Complementary metal-oxide semiconductor (CMOS) is a fabrication technology for semiconductor systems that can be used for the construction of digital circuitry, memories and some analog circuits. The technology is based on the pairing of two metal oxide semiconductor field effect transistors (MOSFET), one of which is a p-type and the other an n-type transistor. The term metal oxide semiconductor is a reference to the traditional structure of the device where there would be a metal gate on top of an oxide layer on top of a semiconductor. Today, the metal layer is replaced by a polysilicon layer most of the time.
CMOS dissipates power in two primary ways. When they are switching, there is a momentary short circuit across the transistor pair. Also, switching has to dissipate any stored charge (load capacitance) on the electrical connector between it and any other switches connected to it within the circuit. This is referred to as dynamic power. For older geometries, this was the majority of the power consumed by such devices. In more modern devices, the second power draw, when the device is remaining in the same state, has become more important. This is leakage power and may be a significant percentage of total power consumption.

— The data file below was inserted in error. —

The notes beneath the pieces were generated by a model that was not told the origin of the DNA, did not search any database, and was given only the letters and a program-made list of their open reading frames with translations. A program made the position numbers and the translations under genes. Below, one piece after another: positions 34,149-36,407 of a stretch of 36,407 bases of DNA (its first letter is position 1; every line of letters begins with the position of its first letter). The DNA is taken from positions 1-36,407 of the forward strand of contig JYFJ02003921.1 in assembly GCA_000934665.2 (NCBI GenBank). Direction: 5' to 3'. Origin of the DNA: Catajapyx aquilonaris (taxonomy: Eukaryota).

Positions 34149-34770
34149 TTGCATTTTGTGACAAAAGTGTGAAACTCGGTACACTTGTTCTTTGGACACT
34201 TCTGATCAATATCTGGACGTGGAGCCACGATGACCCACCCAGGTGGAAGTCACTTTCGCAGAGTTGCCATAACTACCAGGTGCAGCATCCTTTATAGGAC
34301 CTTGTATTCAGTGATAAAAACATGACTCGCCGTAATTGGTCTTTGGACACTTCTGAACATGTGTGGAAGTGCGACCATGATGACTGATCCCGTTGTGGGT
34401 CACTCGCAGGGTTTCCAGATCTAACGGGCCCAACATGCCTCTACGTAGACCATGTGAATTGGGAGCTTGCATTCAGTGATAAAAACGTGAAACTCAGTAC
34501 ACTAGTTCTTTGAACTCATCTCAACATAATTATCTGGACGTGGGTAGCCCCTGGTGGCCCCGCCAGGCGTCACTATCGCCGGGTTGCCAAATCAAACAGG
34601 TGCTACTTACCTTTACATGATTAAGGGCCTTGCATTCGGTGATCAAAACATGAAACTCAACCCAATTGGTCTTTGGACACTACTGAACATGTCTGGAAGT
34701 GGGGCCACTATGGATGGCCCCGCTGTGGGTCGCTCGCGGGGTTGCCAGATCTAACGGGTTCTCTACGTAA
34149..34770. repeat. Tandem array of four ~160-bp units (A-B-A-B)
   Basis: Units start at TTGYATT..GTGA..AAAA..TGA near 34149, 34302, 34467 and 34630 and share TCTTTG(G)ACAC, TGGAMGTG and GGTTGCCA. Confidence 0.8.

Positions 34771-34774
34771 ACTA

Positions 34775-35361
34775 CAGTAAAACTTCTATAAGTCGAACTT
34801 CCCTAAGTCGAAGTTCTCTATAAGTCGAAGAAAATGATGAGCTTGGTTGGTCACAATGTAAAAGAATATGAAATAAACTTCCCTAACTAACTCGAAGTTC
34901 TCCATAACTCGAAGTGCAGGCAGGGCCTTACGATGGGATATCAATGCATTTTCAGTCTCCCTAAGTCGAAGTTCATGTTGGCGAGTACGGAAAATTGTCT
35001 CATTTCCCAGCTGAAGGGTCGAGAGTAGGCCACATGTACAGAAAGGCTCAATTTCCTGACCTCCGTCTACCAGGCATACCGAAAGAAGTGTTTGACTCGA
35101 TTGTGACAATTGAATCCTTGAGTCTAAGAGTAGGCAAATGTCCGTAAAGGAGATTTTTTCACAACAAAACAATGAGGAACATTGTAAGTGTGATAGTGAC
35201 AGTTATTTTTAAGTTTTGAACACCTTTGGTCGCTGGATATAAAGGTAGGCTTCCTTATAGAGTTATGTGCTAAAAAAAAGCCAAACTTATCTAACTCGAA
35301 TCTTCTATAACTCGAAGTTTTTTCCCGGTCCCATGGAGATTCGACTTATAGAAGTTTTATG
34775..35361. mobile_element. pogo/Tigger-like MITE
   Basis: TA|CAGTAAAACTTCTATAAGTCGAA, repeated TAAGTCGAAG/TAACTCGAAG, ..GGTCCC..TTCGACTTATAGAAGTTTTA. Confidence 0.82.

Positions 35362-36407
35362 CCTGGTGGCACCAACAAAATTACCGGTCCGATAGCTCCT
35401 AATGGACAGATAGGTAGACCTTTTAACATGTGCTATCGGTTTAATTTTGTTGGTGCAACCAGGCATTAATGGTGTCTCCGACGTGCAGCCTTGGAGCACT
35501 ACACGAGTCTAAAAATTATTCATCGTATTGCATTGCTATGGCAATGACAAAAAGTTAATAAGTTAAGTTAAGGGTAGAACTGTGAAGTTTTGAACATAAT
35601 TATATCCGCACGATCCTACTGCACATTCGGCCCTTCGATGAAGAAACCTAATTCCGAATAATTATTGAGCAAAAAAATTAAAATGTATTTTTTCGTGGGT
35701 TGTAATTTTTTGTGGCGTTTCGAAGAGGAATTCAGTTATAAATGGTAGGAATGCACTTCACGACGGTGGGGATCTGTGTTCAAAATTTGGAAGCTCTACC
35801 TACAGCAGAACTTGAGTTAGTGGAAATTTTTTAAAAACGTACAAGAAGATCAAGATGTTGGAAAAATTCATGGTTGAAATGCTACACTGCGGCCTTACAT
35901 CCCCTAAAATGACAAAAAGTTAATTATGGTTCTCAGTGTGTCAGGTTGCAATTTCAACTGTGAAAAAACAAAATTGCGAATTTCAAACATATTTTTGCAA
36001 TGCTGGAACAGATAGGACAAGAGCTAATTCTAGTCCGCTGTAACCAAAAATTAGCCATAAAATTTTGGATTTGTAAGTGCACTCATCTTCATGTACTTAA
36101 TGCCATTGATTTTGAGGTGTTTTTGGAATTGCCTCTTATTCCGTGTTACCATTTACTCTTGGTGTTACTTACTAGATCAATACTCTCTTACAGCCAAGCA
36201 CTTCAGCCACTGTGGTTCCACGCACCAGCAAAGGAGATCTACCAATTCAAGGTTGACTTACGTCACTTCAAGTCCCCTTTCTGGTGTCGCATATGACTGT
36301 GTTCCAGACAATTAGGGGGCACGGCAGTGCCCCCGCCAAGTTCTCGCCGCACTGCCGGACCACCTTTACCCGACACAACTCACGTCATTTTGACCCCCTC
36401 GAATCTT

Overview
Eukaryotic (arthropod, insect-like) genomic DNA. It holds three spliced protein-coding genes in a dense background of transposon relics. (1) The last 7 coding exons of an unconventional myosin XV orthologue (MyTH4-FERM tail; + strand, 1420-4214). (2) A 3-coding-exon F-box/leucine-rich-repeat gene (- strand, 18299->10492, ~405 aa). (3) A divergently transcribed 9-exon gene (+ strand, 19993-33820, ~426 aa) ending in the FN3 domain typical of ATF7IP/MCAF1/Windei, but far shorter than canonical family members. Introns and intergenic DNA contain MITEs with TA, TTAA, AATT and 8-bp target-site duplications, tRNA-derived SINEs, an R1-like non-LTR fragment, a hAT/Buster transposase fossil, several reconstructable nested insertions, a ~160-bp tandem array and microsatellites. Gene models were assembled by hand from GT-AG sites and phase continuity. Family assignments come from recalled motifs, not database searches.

- Other names: Complementary metal-oxide semiconductor
- Type: Semiconductor